The lateral ventricles are roofed over by the corpus callosum; the third is covered by the optic thalamus; and the fourth is situated between cerebellum and pons. ...If the sense of sight and sense of hearing are stimulated at the same time, their effects somehow cohere in consciousness, and the knowledge of this fact inspired the hypothesis of a sensory center to which the term sensorium commune or common sense was applied. By some this was regarded as the seat of the soul. As parts of the brain are double, the localities to be selected were very limited, and only structures in the middle line could be chosen; as, for example, the pineal gland by Descartes and, as late as the nineteenth century, the optic thalamus by W. B. Carpenter, and the pons cerebri by Herbert Spencer."
- Hollander, Bernard, M.D., In Search of the Soul, Vol. I, p. 97.

  • Roger Bacon regarded the center of the brain as the place where the soul could be found.
  • Ludovico Vives "regarded the soul as the principle, not only of conscious life, but of life in general; the heart is the center of its vital or vegetative activity, the brain of its intellectual activity."
    - Hollander, Bernard, M.D., In Search of the Soul, Vol. I, p. 119.
  • Mundinus, a famous anatomist of the Middle Ages, believed firmly in "animal spirits." He taught that these animal spirits passed into the third ventricle by a narrow passage. He also [88] taught that the cellules of the brain are the seat of the intellect.
  • Vesalius, the first to discern the difference between the gray and white matter of the brain and to describe the five ventricles, "distinguished three souls... and he assigned to the brain the chief soul, the sum of the animal spirits, whose functions were distinctly mental."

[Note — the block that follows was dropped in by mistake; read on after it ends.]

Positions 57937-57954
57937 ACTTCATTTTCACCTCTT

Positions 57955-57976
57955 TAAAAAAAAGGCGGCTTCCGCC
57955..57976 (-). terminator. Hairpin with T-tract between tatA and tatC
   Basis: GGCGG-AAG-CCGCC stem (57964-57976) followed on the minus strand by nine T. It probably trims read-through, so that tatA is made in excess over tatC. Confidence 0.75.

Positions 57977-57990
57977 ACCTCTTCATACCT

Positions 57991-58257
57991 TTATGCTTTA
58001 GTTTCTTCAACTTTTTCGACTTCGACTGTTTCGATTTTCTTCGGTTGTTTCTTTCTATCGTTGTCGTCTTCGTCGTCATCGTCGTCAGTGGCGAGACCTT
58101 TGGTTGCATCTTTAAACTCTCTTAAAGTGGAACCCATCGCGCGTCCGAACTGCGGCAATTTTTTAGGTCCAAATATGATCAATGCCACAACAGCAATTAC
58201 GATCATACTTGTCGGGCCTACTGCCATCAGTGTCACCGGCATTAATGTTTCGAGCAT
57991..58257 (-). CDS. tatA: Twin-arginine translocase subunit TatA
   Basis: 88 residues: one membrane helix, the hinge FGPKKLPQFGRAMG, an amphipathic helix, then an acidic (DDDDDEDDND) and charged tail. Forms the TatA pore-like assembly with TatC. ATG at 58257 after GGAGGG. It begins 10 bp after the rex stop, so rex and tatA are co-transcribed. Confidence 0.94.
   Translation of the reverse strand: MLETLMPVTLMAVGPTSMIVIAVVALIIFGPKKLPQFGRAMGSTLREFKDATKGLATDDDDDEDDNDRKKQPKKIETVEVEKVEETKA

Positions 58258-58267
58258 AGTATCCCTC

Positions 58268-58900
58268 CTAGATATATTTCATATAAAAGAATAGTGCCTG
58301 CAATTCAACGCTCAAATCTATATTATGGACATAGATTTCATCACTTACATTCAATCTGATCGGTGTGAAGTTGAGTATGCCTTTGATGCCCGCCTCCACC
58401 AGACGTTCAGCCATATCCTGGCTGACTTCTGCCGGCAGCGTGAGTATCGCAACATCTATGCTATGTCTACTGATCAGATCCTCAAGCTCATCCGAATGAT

- Hollander, Bernard, M.D., In Search of the Soul, Vol. I, p. 129.
  • Servetus located the soul in the Aqueduct of Sylvius, the channel connecting the third and fourth ventricle of the brain.
  • Telesio in De Rerum Natura "taught that the soul was the subtlest form of matter, a very delicate substance, enclosed within the nervous system and therefore eluding our senses. Its seat is chiefly the brain, but it extends also to the spinal cord, the nerves, arteries, veins, and the covering membranes of the internal organs... Recognizing that the nervous system is in close connection with soul-life, he acknowledged that the soul in man differs only in degree from the soul in animals. He assumed beside the material soul in man, a divine non-corporeal soul directly implanted by God, which united with the material soul."
    - Hollander, Bernard, M.D., In Search of the Soul, Vol. I, p. 132.
  • Willis ascribed the various faculties of the soul, such as mentality, vitality, memory, etc., to different parts of the brain.
  • Vieussens located the soul in the centrum ovale.
  • Swedenborg says: "The royal road of the sensations [89] of the body to the soul... is through the corpora striata... All determinations of the will also descend by that road... It is the Mercury of Olympus; it announces to the soul what is happening to the body, and it bears the mandates of the soul to the body."
    - Hollander, Bernard, M.D., In Search of the Soul, Vol. I, p. 186.
  • The corpora striata are a pair of large ganglia of the brain immediately under the anterior and superior region of the brain. Hollis concluded that "both sensation and movement have their power in the medulla of the brain. This therefore is the seat of the soul,"
  • Charles Bonnet said: "The different senses... with which we are endowed... have, somewhere, in the brain, secret communications by means of which they may act on one another. The part where the communications take place is that which must be regarded as the seat of the soul... It is by this part that the soul acts on the body, and by the body on so many different beings. Now the soul acts only by the agency of the nerves."
    - Hollander, Bernard, M.D., In Search of the Soul, Vol. I, p. 190.
  • von Sommering localized the scat of the soul in the fluid of the cerebral ventricles, whilst
  • W. B. Carpenter, the physiologist, regarded the optic thalamus as the scat of the soul life.

[The speculations of these various writers have been taken from Dr. Hollander's work quoted above.]